The study – published in Food Control – reports on new developments in technologies for the simultaneous detection of genetically modified products in food samples.
Led by Nelson Marmiroli from the University of Parma, Italy, the research team describe an optimised method for detecting levels of approved GM maize products MON810 and GA21 in foods using specific genetic markers.
“To enforce labelling a traceability policy is required together with sensitive and accurate GM detection methods,” say the researchers. “In [the] EU an incorrect labelling of foods represents a commercial fraud.”
“The use of specific primers and of labelled probes by real-time PCR allowed for the simultaneous detection and confirmation of amplicon identity and increased the reliability of the technique and the number of PCR applications to food analysis,” they add.
There has been great scientific and public debate concerning the safety and the need for labelling information on genetically modified foods – especially in Europe.
“While GM food is readily accepted in the USA and in other countries, European consumers have shown considerable reluctance following previous food crises,” note Marmiroli and his colleagues.
“The increased awareness of consumers regarding the composition of foods has resulted in the need to verify any labelling statements,” they add.
As a result, the researchers suggest that food authenticity is currently ‘a subject of great concern’ to food authorities – as the incorrect labelling of foodstuffs can represent a commercial fraud.
“To meet these challenges posed by potential emerging threats, the development of novel or refinement of existing analytical methodologies for GMOs quantification is required,”
“The demand for these new analytical methods has increased, not only in countries with labelling requirements, but in general in all those that export to countries with restrictions.”
The new study describes quantitative multiplex real-time polymerase chain reaction (PCR) methods that are optimised for the detection of maize MON810 and GA21 crops. The authors explain that two different genes – Zein and Adh1 – were evaluated for quantitative use as accountable for continuous development of maize traits.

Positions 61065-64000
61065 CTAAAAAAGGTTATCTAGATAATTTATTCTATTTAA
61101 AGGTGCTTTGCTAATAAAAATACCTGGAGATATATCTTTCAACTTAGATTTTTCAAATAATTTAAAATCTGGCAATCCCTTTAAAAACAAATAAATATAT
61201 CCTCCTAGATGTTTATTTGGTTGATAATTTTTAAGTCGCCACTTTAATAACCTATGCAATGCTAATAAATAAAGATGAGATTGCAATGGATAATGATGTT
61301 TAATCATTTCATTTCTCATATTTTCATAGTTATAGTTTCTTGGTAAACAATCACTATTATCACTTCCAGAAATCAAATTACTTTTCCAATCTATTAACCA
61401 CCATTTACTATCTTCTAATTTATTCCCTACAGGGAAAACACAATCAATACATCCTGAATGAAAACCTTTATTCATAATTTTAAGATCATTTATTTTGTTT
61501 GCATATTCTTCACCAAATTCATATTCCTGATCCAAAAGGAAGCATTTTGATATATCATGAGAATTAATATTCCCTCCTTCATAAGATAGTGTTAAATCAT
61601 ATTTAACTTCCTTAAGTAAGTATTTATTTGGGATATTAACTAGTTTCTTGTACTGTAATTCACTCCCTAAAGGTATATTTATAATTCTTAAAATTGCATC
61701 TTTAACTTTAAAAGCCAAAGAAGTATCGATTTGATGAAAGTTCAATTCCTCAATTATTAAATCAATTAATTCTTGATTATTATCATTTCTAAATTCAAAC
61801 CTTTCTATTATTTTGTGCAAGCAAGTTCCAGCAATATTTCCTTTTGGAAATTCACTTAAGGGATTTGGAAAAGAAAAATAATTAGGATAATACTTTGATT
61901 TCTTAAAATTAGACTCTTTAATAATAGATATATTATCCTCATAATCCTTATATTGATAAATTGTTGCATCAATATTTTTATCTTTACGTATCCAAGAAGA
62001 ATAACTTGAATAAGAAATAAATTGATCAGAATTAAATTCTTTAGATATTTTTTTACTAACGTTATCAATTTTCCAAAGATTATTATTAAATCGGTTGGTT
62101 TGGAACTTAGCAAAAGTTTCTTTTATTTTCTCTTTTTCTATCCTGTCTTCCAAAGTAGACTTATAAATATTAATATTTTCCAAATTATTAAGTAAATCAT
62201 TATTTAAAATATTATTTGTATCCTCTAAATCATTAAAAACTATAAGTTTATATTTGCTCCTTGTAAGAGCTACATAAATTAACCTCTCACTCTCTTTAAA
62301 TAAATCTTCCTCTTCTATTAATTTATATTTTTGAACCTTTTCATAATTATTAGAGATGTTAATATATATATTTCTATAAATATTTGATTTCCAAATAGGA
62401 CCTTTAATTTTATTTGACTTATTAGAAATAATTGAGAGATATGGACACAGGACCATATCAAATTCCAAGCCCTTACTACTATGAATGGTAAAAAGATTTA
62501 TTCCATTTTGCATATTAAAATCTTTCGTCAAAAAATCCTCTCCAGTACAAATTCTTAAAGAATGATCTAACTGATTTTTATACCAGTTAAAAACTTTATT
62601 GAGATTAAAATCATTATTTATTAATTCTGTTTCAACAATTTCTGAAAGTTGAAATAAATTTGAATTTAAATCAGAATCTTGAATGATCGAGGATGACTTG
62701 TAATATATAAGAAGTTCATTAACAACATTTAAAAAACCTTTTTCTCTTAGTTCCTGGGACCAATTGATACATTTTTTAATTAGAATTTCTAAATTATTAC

“The first attempt for GMO quantification in foods was based on duplex real-time PCR: one GMO plus one endogenous gene,” reveal the researchers. "Here a triplex (two GMOs plus an endogenous) is presented.”
They add that the possibility of using this technique allows for the simultaneous detection and confirmation of specific DNA fragments – thus increasing the reliability of the technique and the applicability of the platform to food analysis.
The authors argue that misleading labelling might have negative liability implications anywhere in the world: “In fact the precautionary principle moves all the responsibility on the side of the producer or of the retailer.”
Labelling of GM content in foods is mandatory in many countries, including: Australia, China, the European Union, New Zealand, Norway, Japan, Russia, Saudi Arabia, South Korea, Switzerland, Taiwan.
GM labelling is considered ‘voluntary’ in Canada, Hong Kong, South Africa and USA.
Source: Food Control
Published online ahead of print, doi: 10.1016/j.foodcont.2012.08.001
“Multiplex real-time PCR assays for simultaneous detection of maize MON810 and GA21 in food samples”
Authors: Maria Cristina Samson, Mariolina Gullí, Nelson Marmiroli